Dryopithecinae

The following article is from The Great Soviet Encyclopedia (1979). It might be outdated or ideologically biased.

Dryopithecinae

 

a subfamily of fossil anthropoid apes. Remains of dryopithecids (lower jaws, teeth, bones of limbs) have been found in the Miocene and Pliocene deposits of Western Europe, Africa, and South Asia (India). Dryopithecids varied in size from the present-day chimpanzee to the gorilla. According to some scholars, they were the ancestors of modern anthropoids and man.

REFERENCES

Osnovy paleontologii. Mlekopitaiushchie. Moscow, 1962.
Iakimov, V. P. Adaptivnaia radiatsiia vysshikh obez’ian v tretichnom i nachale chetvertichnogo periodov. Moscow, 1964.
The Great Soviet Encyclopedia, 3rd Edition (1970-1979). © 2010 The Gale Group, Inc. All rights reserved.
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(2011), their dental morphology indicates that they can be attributed to the Dryopithecinae, and most likely, any of the three dryopithecine genera recorded at Abocador de Can Mata (Pierolapithecus, Anoiapithecus, Dryopithecus).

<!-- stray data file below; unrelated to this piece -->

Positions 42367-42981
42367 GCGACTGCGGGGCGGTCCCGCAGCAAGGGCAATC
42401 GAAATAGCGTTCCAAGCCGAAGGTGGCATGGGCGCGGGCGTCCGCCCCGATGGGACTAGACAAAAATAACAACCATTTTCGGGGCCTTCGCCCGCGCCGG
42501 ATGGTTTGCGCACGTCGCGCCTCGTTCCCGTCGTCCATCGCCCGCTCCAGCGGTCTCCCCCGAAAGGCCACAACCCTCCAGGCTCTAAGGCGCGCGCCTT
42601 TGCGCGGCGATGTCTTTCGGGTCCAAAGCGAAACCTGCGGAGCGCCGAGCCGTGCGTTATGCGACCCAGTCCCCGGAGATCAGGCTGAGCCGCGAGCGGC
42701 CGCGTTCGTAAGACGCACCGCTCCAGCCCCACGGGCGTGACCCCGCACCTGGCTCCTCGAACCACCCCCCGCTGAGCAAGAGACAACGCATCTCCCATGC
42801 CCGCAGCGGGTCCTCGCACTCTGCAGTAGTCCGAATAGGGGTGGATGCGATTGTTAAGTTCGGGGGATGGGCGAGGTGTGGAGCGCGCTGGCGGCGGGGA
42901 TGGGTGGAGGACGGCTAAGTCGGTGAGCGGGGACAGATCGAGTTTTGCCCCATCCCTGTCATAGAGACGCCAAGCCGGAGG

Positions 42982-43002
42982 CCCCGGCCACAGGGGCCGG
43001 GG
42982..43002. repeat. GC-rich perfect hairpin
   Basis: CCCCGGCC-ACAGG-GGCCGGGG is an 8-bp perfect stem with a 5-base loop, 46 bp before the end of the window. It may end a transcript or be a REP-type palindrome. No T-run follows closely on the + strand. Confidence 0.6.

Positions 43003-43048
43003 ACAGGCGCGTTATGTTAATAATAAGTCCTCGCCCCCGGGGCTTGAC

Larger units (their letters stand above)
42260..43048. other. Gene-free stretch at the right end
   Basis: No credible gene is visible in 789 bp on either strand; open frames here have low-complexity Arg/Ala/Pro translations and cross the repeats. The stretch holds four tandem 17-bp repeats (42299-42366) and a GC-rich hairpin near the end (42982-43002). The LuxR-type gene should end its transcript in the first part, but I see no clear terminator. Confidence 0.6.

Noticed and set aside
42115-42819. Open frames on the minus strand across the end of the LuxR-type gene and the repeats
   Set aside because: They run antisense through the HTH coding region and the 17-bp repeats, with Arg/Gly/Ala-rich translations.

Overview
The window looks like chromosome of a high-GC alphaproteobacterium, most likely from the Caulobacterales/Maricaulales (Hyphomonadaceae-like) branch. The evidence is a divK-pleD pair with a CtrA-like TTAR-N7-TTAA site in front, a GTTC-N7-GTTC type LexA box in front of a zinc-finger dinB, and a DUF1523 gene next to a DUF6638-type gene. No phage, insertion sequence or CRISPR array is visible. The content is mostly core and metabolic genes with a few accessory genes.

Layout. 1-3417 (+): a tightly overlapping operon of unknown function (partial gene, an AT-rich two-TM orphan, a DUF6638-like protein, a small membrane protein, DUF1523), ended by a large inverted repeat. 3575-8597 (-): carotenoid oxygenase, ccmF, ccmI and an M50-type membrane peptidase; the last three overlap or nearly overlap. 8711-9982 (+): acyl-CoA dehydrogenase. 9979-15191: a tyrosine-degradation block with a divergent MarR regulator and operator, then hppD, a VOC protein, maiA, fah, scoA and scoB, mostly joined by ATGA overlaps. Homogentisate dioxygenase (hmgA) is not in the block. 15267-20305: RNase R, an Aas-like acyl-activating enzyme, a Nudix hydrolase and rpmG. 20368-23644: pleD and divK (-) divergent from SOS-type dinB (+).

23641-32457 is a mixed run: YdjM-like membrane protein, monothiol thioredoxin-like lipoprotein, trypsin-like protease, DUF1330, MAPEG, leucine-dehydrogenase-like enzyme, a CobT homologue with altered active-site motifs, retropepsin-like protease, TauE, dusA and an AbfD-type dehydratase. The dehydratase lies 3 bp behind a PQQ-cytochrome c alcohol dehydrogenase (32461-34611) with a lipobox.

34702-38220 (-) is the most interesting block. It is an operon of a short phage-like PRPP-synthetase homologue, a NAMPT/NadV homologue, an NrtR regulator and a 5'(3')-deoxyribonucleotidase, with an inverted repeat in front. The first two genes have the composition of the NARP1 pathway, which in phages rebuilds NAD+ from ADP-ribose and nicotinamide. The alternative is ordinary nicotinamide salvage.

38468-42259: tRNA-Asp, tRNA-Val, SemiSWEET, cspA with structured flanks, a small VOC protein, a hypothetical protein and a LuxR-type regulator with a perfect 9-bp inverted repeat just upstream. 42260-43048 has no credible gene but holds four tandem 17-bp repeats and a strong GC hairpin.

Whereas Miocene hominoids from Asia are generally regarded as pongines (i.e., members of the orangutan clade) (Kelley, 2002; Begun, 2007), the Miocene hominoids from Europe, here included into the Dryopithecinae, have been variously considered to be stem hominids (e.g., CasanovasVilar et al., 2011), pongines (e.g., Agusti et al., 1996) or hominines (e.g., Begun, 2009; Begun et al., 2012).